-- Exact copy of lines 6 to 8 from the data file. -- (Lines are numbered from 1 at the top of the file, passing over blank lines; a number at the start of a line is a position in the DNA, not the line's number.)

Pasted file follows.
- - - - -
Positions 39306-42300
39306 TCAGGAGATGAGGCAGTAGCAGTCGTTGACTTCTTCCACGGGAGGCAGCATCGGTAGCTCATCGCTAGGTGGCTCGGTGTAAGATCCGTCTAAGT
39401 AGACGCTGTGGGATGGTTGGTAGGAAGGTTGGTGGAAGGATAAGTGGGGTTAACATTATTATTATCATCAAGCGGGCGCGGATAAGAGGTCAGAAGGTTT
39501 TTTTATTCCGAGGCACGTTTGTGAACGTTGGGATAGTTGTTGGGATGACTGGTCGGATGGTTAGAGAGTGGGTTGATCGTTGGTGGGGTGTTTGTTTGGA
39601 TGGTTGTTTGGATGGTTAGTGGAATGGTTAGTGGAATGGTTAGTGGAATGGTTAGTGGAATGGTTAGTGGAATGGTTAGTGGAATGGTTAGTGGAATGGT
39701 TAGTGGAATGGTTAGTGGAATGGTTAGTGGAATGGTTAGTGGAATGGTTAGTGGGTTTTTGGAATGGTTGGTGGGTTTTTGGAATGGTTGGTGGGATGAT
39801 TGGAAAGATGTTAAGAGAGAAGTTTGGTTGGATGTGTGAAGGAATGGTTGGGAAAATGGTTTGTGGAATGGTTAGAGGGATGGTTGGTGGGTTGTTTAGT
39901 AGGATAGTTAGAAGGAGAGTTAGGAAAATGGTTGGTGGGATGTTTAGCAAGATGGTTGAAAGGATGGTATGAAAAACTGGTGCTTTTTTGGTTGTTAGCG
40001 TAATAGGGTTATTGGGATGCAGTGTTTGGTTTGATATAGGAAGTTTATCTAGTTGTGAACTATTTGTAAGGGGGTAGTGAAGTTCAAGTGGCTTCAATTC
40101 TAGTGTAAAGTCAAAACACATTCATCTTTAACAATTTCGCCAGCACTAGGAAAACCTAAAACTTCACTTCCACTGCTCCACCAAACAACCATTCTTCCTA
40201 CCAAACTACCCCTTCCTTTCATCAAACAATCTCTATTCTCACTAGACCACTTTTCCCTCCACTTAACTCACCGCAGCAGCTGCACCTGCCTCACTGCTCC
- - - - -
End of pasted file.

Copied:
39701 TAGTGGAATGGTTAGTGGAATGGTTAGTGGAATGGTTAGTGGAATGGTTAGTGGGTTTTTGGAATGGTTGGTGGGTTTTTGGAATGGTTGGTGGGATGAT
39801 TGGAAAGATGTTAAGAGAGAAGTTTGGTTGGATGTGTGAAGGAATGGTTGGGAAAATGGTTTGTGGAATGGTTAGAGGGATGGTTGGTGGGTTGTTTAGT
39901 AGGATAGTTAGAAGGAGAGTTAGGAAAATGGTTGGTGGGATGTTTAGCAAGATGGTTGAAAGGATGGTATGAAAAACTGGTGCTTTTTTGGTTGTTAGCG